Across Iowa, farming and water quality are the current hot topic. As a consumer you have a vested health interest in ensuring the water you drink is safe and that lakes and rivers are safe for public recreation. Farmers, with vast

A multispecies cover crop (rye and crimson clover visible in the photograph) in late May immediately prior to termination.

A multispecies cover crop (rye and crimson clover visible in the photograph) in late May immediately prior to termination.

reaches of land in Iowa, have an important role to play as changes are made to improve water quality. Everyone wants a sustainable watershed with reduced nutrient and sediment runoff from all lands. Toward that end, farmers can take action and non-farmers can speak with friends that are farmers about conserving and improving the quality of their farmland. Water quality is only one component of soil heath that concerns farmers. The composition of the soil, made up of mineral, organic matter, water, and air, is important in determining how well soil will function. For row crop land, cover crops are a cost-effective practice that can help reduce nutrient and sediment runoff and improve the function of the soil. For 9 years, Whiterock Conservancy has been using cover crops.

Cover crops permit farmers to reap a slowly increasing return on investment by improving soil health through increasing organic matter, increasing below-field water holding capacity, and reducing erosion by stabilizing soil. By taking the long view of improving soil, farmers are ensuring that their land is sustainable in the long run. In doing so, soil is being “weatherized” to help protect and improve the water quality of the entire watershed. Yet those benefits take years to reap. There is a real cost to implementing cover crops both financially and in time to educate oneself on how to adapt cover crops to the specific farm’s systems.

Current cost-share from state and federal resources helps offset costs during the “dip the toe in the water period” for a farmer to get closer to the years when soil health benefits are achieved and costs associated with cover crops are recouped as part of the cash crop. As a taxpayer who helps supports these programs I urge you to consider for yourself or speak to farmers you know to encourage them to try cover crops. By increasing the number of farmers that are using cover crops the number of protected acres in the watershed increases.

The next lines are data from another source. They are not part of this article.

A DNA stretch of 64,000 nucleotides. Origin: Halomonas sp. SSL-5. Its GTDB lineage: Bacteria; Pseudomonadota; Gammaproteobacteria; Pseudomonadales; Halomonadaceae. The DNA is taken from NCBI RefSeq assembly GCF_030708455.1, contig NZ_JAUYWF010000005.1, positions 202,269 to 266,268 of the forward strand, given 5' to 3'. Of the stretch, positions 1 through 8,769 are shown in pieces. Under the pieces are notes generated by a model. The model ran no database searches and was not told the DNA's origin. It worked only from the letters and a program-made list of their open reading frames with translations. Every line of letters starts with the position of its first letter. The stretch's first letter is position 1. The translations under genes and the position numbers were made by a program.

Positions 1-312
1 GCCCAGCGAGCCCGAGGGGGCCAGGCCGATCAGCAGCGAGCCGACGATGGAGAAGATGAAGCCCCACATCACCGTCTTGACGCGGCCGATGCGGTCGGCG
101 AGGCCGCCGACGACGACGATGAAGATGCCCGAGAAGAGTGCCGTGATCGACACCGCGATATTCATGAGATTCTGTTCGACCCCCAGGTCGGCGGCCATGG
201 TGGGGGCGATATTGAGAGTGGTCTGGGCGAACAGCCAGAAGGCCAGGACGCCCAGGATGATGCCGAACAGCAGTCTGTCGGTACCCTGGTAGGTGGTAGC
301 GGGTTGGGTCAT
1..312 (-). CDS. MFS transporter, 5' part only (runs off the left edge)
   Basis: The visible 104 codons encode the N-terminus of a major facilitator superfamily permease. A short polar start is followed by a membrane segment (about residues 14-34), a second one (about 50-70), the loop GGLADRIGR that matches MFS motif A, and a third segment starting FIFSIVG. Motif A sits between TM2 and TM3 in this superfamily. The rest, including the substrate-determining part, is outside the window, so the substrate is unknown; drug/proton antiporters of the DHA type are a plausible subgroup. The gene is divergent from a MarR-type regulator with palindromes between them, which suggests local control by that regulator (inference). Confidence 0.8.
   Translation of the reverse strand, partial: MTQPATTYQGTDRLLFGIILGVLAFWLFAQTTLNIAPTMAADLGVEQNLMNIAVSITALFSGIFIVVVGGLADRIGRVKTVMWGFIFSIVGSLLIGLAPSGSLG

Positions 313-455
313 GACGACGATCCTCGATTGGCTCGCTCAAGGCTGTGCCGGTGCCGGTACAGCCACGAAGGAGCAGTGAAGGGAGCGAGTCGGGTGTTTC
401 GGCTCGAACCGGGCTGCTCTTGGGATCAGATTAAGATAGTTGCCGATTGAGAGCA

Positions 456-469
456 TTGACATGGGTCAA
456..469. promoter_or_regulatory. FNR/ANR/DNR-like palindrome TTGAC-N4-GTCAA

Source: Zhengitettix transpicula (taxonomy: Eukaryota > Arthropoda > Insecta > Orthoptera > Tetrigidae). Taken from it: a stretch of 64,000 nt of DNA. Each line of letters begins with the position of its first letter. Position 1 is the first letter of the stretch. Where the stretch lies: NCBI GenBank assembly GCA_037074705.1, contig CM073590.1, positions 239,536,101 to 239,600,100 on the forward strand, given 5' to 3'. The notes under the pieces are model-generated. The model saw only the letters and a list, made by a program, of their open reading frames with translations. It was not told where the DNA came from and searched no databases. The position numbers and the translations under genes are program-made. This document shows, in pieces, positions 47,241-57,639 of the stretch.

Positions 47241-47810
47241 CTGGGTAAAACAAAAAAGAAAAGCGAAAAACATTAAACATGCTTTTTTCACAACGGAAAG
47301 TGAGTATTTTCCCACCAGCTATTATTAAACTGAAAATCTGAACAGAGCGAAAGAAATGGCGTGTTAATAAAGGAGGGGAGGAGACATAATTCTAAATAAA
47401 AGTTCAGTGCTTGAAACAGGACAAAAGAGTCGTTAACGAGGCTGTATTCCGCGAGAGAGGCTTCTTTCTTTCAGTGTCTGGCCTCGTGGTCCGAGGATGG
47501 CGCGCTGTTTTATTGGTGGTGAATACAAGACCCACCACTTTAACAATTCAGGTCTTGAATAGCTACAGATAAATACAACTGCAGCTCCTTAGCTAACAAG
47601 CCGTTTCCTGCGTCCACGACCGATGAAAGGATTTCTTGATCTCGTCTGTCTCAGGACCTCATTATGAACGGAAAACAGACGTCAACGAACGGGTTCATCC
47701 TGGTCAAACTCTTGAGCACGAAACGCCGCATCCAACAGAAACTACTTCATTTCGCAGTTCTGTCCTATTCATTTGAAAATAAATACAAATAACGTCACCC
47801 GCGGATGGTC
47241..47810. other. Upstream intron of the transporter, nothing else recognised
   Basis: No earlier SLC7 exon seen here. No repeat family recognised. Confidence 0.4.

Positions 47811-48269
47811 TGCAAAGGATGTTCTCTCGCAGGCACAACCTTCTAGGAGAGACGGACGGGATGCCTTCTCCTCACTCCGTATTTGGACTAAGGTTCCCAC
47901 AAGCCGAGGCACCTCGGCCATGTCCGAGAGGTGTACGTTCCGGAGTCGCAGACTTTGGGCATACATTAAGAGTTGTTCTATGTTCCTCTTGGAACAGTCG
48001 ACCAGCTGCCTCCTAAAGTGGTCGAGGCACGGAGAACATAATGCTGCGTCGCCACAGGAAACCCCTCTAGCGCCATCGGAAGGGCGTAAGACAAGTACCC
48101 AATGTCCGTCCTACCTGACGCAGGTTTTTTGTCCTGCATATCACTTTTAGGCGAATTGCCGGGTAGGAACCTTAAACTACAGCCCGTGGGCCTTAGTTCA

Whiterock Conservancy continues to integrate cover crops into our row crop program to ensure that soils are covered year round. We grow rye that we use for our own cover crop program. By incorporating a small grain into the cropping rotation we help stabilize soils and improve the soil quality of the fields.

We continue to experiment with types of cover crops and planting and termination schedules. In addition, we are trying a few versions of companion cropping (crops that grow during the primary crop season and assist the growth of the primary crop by providing nutrients, share or support) to determine the potential benefits.

This spring we hosted field days to share our findings with fellow farmers and agronomists. As a non-profit we are in a special position to be able to share our financial information with farmers and explain the financial costs and benefits.

In the grand scheme we watch over the soil for a brief period of time and are responsible for ensuring that soils are improved rather than just sustained. Sustaining current soil health is accepting the status quo of all the impacts from past farming activities that have depleted soil health. We recognize that more variability in weather, including 92 inches of rain on a field in a year, is now the reality. Diverse cropping systems that keep soils covered year round can help us achieve sustainable watersheds that are “weatherized” and ensure that soil health continues to improve. By using cover crops as one of our conservation practices we continue to play our role in improving soil health and water quality while working towards a more resilient watershed.

A rye cover crop in March that has been enrolled in a Practical Farmers of Iowa and Iowa Learning Farms long-term monitoring study to assess the effects of cover crops on crop yields.

A rye cover crop in March that has been enrolled in a Practical Farmers of Iowa and Iowa Learning Farms long-term monitoring study to assess the effects of cover crops on crop yields.